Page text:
Picking your setlist should be about deciding what you think will best fit the audience, the event and the space. This gets easier with practice. Early on you may be performing everything you know and not be able to pick and choose. When you’re going into an unfamiliar space, this is only ever a best guess, but it does always help to think about what might work best.

The first consideration is your voice, or in the case of other kinds of performance, whatever it is of what you do that is most vulnerable. Give serious thought to how you are going to manage your personal resources as you perform multiple pieces. This is much easier if you aren’t solo, because you can take it in turns to do the heavy lifting and give each other breaks. A minute off while someone else introduces the next piece makes a lot of odds.

Your most showy pieces are also likely to be the most demanding ones. It is worth having some easier material in your set so that you get breaks, especially if you are a solo performer.

It’s a good idea to start with something attention grabbing. Put more ponderous pieces, and pieces you are less confident about in the middle. End with something you are totally confident you can do well even when tired.

Practice your set in order, before you do it live. It’s worth checking how things fit together and making sure you can do what you intended. Also check the timing and make sure it fits the time slot you have. Have a plan for if you need to cut your set, and a plan for if you need an encore. If you come in a couple of minutes under your time slot you’ll be far more popular than if you over-run.

Ideally your set should maximise diversity to make it interesting for people, while balancing the need to make things smooth. If people have to watch you tune a new instrument ahead of each song you’d better be able to engage them by talking while you do it. Maximum showing off doesn’t always make for the best set, and it is important to remember that entertaining people comes ahead of impressing them. Focus on giving your audience a good experience and a lot of other things will be easier to figure out.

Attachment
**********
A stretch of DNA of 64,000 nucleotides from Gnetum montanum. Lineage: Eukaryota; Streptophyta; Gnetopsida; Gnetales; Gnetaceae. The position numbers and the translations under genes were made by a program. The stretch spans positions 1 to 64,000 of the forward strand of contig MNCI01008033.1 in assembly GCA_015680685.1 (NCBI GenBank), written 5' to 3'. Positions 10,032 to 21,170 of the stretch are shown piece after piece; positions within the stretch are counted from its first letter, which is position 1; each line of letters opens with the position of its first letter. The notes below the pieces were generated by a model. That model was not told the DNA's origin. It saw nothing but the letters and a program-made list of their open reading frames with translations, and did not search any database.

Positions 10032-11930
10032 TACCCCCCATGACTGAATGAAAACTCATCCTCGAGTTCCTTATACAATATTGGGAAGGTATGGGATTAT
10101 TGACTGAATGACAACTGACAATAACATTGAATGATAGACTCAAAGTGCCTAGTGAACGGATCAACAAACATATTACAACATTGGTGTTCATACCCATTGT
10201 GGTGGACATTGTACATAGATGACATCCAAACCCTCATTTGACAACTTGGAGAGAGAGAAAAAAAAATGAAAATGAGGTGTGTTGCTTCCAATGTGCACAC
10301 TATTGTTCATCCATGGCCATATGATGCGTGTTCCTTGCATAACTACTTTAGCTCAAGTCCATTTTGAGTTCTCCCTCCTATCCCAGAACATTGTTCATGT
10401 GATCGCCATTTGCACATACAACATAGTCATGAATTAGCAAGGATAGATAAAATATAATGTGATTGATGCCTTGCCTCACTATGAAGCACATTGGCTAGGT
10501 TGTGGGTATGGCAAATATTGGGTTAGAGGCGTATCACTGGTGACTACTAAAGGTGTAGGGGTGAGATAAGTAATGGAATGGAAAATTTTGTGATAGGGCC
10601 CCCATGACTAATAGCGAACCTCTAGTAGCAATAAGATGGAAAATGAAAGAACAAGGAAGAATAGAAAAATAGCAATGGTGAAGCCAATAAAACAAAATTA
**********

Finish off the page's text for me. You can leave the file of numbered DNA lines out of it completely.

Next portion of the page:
Bard or Performer?

What you think it means to be a bard probably has everything to do with what you think historical bards were. I’ve seen people say that if you’re interested in your own fame and fortune and if there’s any amount of ego in it then you aren’t a bard. I guess these are people who have not considered the implications of being a court bard (Taliesin) or the kind of bombast and self promotion that figures in Welsh and Irish mythology tend to go in for. Scotland’s Thomas the Rhymer is hardly a self-effacing figure, either.

You can of course serve the gods, spirits and whomsoever else you wish to serve with secret, private bardic activity. But for anything involving people, being a bard really does involve being good at grabbing, and keeping people’s attention. 

Being larger than life, charismatic, and compelling are all good qualities to try and develop in yourself as a bard. There is magic in enchanting people, and there’s a lot to be said for having no qualms about putting yourself centre stage and demanding people pay attention. Of course if that’s all you’re doing, people will soon lose interest. Whether a performer intends to be a bard or not, they need to have something going on beyond a desire for attention.

The idea that wanting to be popular necessitates being crappy comes up a lot around ‘literature’ as well as bardic pursuits. To be serious, worthy, high brow one must also (according to some people) be elitist, obscure and write things that aren’t accessible to people who don’t already know all the things you know. I think this is by far the bigger ego issue than the natural human desire for attention. People need good art. There are a lot of people who want good art. Trying to make things for a larger audience doesn’t invalidate it. There is no conflict between trying to do something a lot of people will like, and trying to do something substantial and anyone who says otherwise is either a snob, or trying to justify why their work isn’t much appreciated.

What makes you a bard is that your work is driven by ideas, the need for beauty, principles, vision, inspiration and a desire to make the world a better place. If people pay you for that, you are no less of a bard. If you see creative work as a quick way to earn a lot of money… this is mostly not how anything works anyway. It’s surprisingly hard to have a creative career as a soulless mercenary who only cares about the bottom line.

Musical plots and plans

At the moment, a lot of my time and creative energy is going into a project called The Ominous Folk of Hopeless, Maine. We’re a four person singing group, doing a mix of original stuff, covers and folk.